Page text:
Large Commercial Real Estate Can be Daunting
The Solo Cup Facility in Springfield now has two tenants occupying a portion of the 1.35 million square foot complex. But with the building still partially empty, and the planned closing of Regal Beloit, KSMU’s Anna Thomas explores what large commercial real estate means for the area.
Commercial properties, around 10,000 to 25,000 square feet are in more demand, making larger properties, like the Solo Cup Facility, daunting for a commercial real estate agent. Mark Kerivan, commercial sales and leasing agent for Murney Associates and Realtors, says these facilities take a longer time to absorb into the market place.
“Large spaces like that, manufacturing, are few and far between as far as a complete tenant for that space. It’s just a real difficult task, and I’m quite certain that whatever building may come available will have that understanding as well. The absorption rate on something like that is going to have to be in the years, two to three years,” Kerivan said.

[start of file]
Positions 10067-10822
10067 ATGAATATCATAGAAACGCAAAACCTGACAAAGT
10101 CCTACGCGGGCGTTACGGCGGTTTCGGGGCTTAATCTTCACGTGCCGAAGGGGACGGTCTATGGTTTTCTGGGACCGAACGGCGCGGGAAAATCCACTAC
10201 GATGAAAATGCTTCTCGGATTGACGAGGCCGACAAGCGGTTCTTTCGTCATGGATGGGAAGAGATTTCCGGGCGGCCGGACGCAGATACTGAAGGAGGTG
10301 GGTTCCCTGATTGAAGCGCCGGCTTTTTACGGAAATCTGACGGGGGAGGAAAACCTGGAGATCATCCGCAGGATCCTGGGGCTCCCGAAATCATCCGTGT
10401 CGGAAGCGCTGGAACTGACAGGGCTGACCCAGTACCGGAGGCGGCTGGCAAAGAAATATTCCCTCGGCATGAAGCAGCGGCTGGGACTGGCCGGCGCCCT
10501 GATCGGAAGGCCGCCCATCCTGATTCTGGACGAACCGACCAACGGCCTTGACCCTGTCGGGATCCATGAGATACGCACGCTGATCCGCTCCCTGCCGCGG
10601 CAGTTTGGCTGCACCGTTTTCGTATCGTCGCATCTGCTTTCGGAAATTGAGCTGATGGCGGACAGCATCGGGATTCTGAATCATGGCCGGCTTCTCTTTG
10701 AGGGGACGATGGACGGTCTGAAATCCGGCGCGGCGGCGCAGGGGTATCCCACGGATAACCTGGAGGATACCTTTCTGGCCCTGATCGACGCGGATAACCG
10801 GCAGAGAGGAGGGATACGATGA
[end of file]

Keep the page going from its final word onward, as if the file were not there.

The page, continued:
For Springfield, the popular option for many owners and investors is to turn to subleasing portions of the facility. This allows a profit to be made because the owner is still responsible for some utility and maintenance charges, as well as property tax.
While there are a lot of industrial spaces on the market, only a handful over the 100,000 square foot range, Kerivan says manufacturers are slowly improving and so will the absorption and real estate of these facilities.
“Real estate has picked up. We’ve had that fairly large hole in the market here for four or five years, and we’ve increased every year since that recession, 08’, 09’ period. Things are improving across the board, residentially and commercially,” Kerivan said.
Real estate at this scale has the potential to consolidate and relocate current Springfield businesses, but it is also an opportunity for national companies to have a centralized location.
For KSMU News, I’m Anna Thomas